My team was experimenting with TypeScript in a new project, and we were facing issues with debugging while using ts-jest (a third-party tool). When the issue was raised on their Github repo, the owner and the collaborators were very helpful and I raised my first open source PR in late August, 2017. That encouraged me to contribute to open source more, and I started following other contributors on Twitter/Github. Hacktoberfest (and a free t-shirt) gave some additional inspiration, and I ended up contributing to:
- tslint-eslint-rules https://github.com/buzinas/tslint-eslint-rules
- tslint https://github.com/palantir/tslint
- node https://github.com/nodejs/node
In NodeJS, I helped increase http2 test coverage from 78% to over 95% and fixed some bugs along the way. Http2 will be out of experimental phase with Node v10 release in April 2018.
The hard part of getting into open source isn’t the code, but to figure out how to actually contribute. After the first contribution, it becomes clear and easy. While contributing, you get to learn various ways in which software is made around the world, and that helps you grow as a developer. It also gives a sense of satisfaction of giving back to the community. It’s like doing volunteer work, or working for an NGO – but in software terms. I’ll continue to contribute more when I find time, when learning new technologies or when something is blocking my team’s deliverables.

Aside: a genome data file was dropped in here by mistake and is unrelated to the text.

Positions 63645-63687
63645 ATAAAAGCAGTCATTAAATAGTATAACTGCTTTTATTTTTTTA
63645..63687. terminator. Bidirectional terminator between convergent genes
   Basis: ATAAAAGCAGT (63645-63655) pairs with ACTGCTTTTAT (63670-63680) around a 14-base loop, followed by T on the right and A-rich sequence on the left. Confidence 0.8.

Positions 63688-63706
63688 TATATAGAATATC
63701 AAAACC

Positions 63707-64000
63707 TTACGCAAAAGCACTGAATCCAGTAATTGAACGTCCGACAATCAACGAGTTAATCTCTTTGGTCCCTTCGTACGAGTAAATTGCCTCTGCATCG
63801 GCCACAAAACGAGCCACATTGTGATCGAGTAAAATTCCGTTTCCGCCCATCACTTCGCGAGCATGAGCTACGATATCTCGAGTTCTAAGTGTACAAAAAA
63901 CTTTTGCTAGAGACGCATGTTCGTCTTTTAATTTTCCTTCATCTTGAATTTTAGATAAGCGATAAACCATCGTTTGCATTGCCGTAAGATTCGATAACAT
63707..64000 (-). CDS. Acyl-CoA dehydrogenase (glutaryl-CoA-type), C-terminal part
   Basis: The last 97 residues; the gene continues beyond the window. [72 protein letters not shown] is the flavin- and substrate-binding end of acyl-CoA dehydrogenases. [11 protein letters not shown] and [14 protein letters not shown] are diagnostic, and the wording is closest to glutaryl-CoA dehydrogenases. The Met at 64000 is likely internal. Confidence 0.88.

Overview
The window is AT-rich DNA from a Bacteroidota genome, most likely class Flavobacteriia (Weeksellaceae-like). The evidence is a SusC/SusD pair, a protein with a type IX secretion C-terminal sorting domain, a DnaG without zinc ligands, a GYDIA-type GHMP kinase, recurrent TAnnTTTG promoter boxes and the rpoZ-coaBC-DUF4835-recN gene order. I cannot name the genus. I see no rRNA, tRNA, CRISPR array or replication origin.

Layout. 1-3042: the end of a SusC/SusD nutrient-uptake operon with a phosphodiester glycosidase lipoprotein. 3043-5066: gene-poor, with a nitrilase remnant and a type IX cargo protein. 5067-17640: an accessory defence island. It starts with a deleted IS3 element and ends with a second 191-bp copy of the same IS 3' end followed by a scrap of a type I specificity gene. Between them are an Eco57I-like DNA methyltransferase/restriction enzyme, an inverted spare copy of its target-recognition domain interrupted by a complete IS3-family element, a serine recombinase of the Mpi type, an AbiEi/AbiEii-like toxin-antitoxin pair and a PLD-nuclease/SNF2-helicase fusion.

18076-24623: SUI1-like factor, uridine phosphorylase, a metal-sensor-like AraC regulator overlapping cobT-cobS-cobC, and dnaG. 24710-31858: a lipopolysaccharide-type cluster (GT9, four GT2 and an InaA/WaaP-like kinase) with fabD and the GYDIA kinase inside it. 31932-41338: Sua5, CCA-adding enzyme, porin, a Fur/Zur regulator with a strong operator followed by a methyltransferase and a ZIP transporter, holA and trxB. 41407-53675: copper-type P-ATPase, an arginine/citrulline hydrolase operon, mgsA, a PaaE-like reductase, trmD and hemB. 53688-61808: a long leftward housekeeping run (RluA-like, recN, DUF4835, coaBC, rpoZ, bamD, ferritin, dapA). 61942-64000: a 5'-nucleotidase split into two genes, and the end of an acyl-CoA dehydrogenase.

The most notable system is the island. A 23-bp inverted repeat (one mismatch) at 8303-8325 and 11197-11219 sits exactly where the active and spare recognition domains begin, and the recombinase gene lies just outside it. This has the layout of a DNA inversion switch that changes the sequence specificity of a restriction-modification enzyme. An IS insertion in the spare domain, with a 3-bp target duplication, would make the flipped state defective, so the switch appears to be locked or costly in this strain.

I wanted to participate because I am a fan of the open source community and the opportunities it lends to early-career people like me to interact and collaborate with experts in any field. I’ve been contributing for three years now, and have enjoyed the experience every time. Before I moved to AWS, I was the tech lead on an open source project trying to kick-start innovation at my old company.
I continue to maintain this project, along with Michael Stephens, another moderator from the same Slack community. We also started another project recently that provides a more fine-grained invite system for Slack communities. I have since become a moderator for the community as well, thanks to my contributions! 😉